Father Leo On How To 'Spice Up' Married Life
Mixing spiritual and culinary nourishment might seem like an odd pairing to some. But it all comes naturally to Father Leo Patalinghug. He's a priest of the archdiocese of Baltimore, and the author of multiple cookbooks. His latest is called "Spicing Up Married Life," where advice about strengthening your marriage sits side by side with recipes for romantic meals.
He tells NPR's Celeste Headlee on Tell Me More that it's important for couples to set aside time for themselves — and food is the best way to do it."Often times, the meal can recreate a memory," he says. And as an added bonus, he adds "Couples — If you're eating, one has to shut-up and listen because they're too busy chewing the food."
And while preparing meals for the holidays can be a hectic rush, Father Leo advises married couples that the food is just a means to the end. "It's a coming together and celebrating each others life and the gift that they bring because they're just here in the world."
Of course, not everyone is as handy in the kitchen as Father Leo, but he has some advice for that too — "If the food stinks at the end of it all, call carry-out. You can still celebrate each other."
Bacon and Butternut Squash Brandy Creamy Penne Pasta
1/2 lb penne pasta, cooked
4 strips thick-cut bacon, cut into thin strips
1 cup butternut squash, diced into 1/8" cubes
1 small white onion, diced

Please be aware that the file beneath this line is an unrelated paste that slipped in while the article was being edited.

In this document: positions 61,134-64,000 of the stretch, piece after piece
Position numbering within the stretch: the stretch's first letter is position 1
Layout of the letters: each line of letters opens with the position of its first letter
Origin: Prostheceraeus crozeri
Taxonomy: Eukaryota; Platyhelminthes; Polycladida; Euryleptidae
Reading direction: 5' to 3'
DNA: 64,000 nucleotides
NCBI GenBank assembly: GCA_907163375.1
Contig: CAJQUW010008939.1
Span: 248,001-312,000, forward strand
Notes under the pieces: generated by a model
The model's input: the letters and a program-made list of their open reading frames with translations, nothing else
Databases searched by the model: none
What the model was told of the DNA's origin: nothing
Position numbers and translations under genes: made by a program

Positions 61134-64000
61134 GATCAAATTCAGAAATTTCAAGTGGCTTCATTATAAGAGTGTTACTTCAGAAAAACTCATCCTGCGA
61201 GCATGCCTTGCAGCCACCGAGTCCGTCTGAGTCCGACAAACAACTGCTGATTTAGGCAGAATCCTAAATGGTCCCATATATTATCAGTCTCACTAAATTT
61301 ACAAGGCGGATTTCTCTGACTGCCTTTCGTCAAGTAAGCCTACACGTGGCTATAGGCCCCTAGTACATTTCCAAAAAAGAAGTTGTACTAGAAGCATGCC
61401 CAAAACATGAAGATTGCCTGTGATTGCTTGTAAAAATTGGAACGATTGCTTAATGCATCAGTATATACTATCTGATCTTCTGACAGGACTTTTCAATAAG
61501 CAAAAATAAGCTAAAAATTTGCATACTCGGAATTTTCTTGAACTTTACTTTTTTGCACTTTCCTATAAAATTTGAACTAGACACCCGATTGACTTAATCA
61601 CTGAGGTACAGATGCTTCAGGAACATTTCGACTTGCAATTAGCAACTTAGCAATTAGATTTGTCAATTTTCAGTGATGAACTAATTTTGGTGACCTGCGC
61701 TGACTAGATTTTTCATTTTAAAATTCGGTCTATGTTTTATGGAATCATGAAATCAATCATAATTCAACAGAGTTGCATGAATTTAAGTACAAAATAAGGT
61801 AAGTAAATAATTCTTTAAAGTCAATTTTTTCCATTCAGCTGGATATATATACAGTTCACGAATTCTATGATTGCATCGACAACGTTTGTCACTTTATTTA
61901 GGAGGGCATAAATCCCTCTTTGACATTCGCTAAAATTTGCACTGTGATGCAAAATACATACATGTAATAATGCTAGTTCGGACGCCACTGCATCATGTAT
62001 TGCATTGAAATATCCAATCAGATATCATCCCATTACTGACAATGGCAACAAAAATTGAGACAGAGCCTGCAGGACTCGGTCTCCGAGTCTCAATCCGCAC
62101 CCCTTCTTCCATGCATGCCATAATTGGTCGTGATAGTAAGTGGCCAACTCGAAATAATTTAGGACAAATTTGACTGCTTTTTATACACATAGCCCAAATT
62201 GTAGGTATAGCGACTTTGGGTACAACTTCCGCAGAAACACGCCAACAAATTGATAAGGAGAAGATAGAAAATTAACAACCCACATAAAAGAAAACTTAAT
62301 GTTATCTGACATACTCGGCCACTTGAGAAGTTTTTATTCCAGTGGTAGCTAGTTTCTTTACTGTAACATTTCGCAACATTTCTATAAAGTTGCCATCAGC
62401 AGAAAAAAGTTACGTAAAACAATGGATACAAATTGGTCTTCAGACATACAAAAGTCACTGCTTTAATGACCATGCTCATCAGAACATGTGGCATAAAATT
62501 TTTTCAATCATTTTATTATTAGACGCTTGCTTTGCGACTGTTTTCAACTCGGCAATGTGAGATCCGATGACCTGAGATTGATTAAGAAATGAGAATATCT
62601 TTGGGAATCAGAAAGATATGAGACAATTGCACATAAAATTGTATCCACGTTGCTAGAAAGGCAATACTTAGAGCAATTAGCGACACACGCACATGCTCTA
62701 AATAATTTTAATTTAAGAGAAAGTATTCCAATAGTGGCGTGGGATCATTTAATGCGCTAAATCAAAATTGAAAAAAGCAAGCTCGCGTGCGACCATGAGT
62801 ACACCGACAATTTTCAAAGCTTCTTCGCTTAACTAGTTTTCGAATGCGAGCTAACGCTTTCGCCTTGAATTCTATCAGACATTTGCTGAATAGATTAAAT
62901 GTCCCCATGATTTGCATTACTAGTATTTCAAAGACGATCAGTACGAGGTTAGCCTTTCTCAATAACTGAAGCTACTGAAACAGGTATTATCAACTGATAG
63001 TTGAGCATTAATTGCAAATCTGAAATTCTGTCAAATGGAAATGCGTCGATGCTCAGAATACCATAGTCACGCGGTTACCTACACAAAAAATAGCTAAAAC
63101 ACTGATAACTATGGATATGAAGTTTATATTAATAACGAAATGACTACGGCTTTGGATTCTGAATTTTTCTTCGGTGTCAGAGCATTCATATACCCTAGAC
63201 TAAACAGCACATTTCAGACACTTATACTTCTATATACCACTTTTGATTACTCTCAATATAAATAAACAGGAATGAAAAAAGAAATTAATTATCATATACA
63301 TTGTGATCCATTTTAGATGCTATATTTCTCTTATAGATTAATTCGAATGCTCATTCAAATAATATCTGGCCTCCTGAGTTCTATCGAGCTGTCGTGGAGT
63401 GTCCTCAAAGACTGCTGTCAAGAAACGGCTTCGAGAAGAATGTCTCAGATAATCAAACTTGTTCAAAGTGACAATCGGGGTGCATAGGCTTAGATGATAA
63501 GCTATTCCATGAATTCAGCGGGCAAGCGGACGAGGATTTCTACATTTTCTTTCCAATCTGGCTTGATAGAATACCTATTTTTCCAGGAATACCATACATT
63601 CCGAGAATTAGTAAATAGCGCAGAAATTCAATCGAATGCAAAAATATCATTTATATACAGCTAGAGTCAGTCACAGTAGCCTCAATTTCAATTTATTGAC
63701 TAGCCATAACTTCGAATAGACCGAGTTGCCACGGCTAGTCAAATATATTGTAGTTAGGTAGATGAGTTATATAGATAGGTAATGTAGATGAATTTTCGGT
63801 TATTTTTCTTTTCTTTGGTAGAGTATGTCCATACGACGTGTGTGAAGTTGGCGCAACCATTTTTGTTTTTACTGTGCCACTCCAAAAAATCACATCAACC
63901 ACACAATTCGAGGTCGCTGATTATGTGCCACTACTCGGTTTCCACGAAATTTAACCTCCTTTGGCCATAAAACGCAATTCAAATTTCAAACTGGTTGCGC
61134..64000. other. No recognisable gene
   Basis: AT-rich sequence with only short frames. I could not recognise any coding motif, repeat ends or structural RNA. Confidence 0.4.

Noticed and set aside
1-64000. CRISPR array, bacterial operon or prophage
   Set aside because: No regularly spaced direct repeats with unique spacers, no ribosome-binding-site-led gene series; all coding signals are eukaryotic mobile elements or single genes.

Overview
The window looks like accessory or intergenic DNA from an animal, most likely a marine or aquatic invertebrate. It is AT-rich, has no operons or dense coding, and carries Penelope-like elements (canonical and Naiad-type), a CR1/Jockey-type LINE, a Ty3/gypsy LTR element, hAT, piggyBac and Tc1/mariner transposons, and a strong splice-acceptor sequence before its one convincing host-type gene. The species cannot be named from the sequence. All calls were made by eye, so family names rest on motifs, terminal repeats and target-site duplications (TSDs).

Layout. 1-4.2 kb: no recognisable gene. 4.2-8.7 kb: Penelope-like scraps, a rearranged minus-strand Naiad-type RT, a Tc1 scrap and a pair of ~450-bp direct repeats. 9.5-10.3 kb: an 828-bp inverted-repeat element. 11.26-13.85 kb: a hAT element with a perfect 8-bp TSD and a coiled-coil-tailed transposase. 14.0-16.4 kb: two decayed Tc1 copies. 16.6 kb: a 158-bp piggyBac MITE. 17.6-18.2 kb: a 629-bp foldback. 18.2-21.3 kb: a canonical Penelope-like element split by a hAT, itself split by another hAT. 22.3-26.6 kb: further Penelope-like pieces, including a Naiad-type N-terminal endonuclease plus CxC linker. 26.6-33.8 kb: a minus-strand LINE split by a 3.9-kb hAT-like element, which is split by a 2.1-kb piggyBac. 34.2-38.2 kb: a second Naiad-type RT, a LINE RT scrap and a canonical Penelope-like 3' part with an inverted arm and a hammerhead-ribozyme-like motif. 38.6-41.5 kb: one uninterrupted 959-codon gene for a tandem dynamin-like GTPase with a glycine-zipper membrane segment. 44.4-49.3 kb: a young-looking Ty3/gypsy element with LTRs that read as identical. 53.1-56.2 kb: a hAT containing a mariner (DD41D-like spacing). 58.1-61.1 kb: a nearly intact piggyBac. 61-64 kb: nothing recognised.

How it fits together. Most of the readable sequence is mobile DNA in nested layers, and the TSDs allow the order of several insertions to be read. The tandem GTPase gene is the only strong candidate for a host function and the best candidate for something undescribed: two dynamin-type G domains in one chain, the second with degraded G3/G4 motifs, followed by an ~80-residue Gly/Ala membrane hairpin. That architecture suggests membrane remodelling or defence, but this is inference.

1 clove garlic, finely minced
1 cup brandy
1 Tbsp butter
2 tsp all-purpose flour
1 cup chicken stock
2 tsp Parmesan cheese, shaved or grated
2 Tbsp fresh parsley, finely minced
Boil pasta per instructions. When pasta is cooked
al dente (translated: "to the tooth," describing the preferred texture of pasta, which is not mushy and slightly chewy), drain water completely, then add a light drizzle of olive oil. Toss pasta together, and set aside. Cook bacon in a large saute pan over medium-high heat, until fatty parts of the bacon become crispy. Remove bacon and drain oil, leaving about 2 teaspoons of bacon grease in the pan. In the
same pan, saute the butternut squash, unions, and garlic until squash becomes soft and onions become translucent, about 2 - 3 minutes. Add brandy and either flambe or cook away from an exposed flame for 2 - 3 minutes. Add butter and flour, and mix together, until sauce thickens. Add Chicken stock, and stir together. Return the bacon and pasta to the pan, and cook until sauce thickens. Sprinkle Parmesan cheese and fresh minced parsley to finish the dish.
Copyright 2020 NPR. To see more, visit https://www.npr.org.